Partnership with The ymca
Over the last five years, the YMCA has made a concerted effort to get outside of our four walls and into the communities where people are living, working, learning and playing," says Katie Adamson, the YMCA's National Director of Health Programs. "With that in mind, there could be few better partners for us than the National Park Service." As the YMCA was hoping to get its members active outdoors, the National Park Service (NPS) -- galvanized by the obesity crisis threatening our nation's health -- was seeking community partners to introduce a new generation of Americans to the parks. Starting with a collaboration between the YMCA and National Park Service Rivers, Trails and Conservation Assistance (RTCA) program, the relationship has blossomed.
Today, the NPS is providing technical assistance to a half-dozen YMCAs across the country, on projects ranging from South Carolina's Upper Pee Dee Greenways, Trails and Blueways to Bath Trails in Maine. Overall, healthy recreation has become a major NPS focus, with over 60 RTCA current projects highlighting community wellness. This spring, the YMCA placed "Member News" posters in every Y across the country, promoting national parks and national trails to their 21 million members. They distributed a brochure about National Parks Week as part of their Healthy Kids Day celebration in April, and intensified online connections with the NPS. (Now, when you search for your local Y, you will also find an icon to help discover a national park or trail near you.)
NPS RTCA and YMCA have partnered to assist a variety of healthy recreation projects. Here is a story from Asheville, NC:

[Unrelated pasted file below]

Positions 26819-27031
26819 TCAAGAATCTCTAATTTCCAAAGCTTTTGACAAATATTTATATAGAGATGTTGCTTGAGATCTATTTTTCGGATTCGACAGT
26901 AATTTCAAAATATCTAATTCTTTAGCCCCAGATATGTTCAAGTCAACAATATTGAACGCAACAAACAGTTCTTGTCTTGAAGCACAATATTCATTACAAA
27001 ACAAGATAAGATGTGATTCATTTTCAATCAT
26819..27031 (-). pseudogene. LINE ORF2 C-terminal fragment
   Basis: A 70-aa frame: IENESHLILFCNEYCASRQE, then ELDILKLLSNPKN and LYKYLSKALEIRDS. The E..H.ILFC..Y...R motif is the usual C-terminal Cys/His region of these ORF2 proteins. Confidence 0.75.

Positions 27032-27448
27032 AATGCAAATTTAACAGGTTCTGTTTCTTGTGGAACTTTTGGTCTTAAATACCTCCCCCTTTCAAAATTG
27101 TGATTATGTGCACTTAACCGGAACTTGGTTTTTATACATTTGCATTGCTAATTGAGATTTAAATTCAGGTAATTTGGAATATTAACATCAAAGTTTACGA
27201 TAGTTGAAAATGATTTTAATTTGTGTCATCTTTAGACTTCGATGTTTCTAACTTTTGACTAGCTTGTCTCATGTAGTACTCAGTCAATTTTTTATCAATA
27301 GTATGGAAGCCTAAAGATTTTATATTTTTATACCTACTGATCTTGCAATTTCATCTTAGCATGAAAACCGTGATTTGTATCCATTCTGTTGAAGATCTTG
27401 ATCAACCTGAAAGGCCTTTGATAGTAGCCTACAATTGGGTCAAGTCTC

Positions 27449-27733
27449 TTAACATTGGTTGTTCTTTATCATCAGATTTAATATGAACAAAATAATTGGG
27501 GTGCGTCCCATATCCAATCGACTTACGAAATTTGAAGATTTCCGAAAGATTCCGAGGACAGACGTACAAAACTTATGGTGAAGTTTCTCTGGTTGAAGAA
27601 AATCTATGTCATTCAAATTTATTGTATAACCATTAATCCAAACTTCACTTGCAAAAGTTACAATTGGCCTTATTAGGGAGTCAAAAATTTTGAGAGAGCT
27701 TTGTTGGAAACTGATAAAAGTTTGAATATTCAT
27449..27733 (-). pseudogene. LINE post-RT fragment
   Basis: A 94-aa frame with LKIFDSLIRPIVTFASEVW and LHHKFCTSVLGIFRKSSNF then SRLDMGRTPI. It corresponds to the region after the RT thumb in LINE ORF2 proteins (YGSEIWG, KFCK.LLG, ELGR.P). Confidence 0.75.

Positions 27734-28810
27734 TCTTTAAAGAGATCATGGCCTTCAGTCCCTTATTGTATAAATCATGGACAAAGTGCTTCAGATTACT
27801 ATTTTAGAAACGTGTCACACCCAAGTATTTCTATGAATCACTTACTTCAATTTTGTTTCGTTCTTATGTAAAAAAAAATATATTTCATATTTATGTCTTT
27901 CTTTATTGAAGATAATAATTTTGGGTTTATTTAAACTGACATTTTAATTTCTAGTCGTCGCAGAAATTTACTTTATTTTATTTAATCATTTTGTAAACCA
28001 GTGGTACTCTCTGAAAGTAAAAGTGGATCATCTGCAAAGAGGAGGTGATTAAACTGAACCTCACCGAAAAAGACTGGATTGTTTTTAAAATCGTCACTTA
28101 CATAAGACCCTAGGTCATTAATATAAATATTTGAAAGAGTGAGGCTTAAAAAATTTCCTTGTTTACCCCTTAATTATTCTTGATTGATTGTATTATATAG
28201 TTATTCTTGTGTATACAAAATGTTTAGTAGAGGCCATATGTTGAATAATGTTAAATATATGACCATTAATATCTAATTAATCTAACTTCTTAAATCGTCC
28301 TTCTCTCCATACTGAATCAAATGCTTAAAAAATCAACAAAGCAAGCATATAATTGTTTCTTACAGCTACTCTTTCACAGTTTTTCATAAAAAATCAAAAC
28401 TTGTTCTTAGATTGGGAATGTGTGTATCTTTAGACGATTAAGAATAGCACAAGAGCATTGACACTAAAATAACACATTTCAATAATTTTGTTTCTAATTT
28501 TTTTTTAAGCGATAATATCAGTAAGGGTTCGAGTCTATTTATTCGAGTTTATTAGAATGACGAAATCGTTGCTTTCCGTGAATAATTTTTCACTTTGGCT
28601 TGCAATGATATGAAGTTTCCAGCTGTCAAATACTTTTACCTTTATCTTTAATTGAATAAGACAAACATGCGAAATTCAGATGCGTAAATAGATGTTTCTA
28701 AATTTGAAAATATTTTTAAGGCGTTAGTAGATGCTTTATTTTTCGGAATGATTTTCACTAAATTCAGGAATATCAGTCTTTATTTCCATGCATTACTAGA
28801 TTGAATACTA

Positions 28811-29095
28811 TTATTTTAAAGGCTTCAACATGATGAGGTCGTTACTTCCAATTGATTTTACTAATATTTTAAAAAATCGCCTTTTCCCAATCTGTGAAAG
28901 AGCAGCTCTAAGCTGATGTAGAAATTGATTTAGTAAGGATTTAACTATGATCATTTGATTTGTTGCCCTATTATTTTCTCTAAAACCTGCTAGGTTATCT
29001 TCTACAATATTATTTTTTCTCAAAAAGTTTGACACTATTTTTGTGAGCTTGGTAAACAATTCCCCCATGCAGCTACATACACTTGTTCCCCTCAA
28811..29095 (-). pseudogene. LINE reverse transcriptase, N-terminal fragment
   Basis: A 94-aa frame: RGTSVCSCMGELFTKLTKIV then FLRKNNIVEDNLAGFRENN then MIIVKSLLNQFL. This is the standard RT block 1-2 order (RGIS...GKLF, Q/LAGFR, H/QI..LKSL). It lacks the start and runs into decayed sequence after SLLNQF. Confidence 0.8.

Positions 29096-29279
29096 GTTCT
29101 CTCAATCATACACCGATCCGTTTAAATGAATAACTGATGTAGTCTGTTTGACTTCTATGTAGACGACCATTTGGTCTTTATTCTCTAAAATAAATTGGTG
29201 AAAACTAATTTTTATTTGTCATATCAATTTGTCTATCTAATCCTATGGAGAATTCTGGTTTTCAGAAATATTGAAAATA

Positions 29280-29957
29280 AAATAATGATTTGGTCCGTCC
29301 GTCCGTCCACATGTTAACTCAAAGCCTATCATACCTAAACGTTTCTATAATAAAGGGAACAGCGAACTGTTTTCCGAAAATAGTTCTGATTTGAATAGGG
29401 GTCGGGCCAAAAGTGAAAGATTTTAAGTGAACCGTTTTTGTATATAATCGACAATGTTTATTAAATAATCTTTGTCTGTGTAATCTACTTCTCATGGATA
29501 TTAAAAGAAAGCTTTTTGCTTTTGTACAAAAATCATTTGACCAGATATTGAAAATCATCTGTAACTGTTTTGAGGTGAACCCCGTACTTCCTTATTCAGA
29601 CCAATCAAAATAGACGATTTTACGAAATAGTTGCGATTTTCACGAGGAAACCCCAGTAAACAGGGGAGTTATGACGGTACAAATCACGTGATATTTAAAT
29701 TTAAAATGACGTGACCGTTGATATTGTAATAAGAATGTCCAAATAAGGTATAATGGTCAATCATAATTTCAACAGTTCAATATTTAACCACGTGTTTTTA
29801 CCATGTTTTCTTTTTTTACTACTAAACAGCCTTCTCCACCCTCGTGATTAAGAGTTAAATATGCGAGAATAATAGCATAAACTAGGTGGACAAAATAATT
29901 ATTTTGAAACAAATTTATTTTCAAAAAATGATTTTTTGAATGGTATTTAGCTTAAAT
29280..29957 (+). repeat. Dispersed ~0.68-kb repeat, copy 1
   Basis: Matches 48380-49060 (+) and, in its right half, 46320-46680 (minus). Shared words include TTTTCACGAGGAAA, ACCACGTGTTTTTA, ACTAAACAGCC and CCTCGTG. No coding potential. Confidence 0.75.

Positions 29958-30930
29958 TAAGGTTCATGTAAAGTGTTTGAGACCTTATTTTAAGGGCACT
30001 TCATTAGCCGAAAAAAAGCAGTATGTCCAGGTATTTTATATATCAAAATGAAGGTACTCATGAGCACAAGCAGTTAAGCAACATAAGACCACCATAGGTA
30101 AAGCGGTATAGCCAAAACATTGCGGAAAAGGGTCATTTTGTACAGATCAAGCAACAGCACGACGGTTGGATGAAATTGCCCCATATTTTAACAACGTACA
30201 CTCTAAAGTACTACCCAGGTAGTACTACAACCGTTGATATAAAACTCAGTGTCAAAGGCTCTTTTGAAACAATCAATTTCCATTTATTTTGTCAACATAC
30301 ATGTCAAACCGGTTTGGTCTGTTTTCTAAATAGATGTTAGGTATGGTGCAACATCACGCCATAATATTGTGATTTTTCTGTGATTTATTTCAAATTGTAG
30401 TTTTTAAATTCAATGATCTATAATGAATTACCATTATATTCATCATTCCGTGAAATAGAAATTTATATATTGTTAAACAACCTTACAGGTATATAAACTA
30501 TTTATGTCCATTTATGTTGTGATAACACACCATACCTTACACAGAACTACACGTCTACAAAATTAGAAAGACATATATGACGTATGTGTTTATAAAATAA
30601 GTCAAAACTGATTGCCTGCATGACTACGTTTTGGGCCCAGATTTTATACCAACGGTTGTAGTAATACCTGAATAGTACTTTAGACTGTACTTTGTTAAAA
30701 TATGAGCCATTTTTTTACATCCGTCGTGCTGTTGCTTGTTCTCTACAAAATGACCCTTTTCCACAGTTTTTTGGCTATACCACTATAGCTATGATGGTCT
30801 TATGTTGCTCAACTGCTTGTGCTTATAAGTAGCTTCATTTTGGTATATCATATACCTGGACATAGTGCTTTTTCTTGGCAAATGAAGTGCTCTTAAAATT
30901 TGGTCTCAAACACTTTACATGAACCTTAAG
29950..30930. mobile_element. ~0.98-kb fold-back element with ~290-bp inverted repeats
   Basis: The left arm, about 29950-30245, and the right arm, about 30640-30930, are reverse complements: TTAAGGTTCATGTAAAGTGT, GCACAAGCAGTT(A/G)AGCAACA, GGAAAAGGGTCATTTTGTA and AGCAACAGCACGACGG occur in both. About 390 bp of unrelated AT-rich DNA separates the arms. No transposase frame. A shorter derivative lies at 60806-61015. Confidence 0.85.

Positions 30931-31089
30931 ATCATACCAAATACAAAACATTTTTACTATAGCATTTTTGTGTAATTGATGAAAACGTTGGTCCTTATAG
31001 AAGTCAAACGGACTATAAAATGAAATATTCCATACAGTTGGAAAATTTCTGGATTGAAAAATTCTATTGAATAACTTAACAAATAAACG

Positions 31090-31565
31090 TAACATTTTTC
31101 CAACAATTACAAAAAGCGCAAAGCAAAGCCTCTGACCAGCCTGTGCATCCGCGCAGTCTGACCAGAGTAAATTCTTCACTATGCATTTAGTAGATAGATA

With its beautiful mountain scenery and thriving arts community, Asheville, North Carolina is often called one of the best places in the country to live. But there was an obstacle holding the community back from its goal of being the healthiest community in the state. "People here are eager to get walking, get healthier physically, and help the environment," says NPS staffer Dawn Godwin. "But it's harder than we'd like for people to walk or ride a bike in Asheville." The NPS partnered with the YMCA of Western North Carolina to create Activate Asheville, an umbrella group working with key stakeholders in the area, including elected officials, the Chamber of Commerce, local hospitals, media outlets, schools, and more.
The project launched in November with a three-day summit featuring a community walk, breakfast with the mayor, and other events drawing over 170 people. The goal, says Godwin, "is to focus on making Asheville more walkable and bikeable through policy and infrastructure change." As an example, the group plans to collaborate with architects and engineers building two new schools in the county to develop trails where kids can walk to and around the school, and to design a vehicular pick-up/drop-off area that eases congestion and encourages walking.
For more information about the YMCA, visit their website.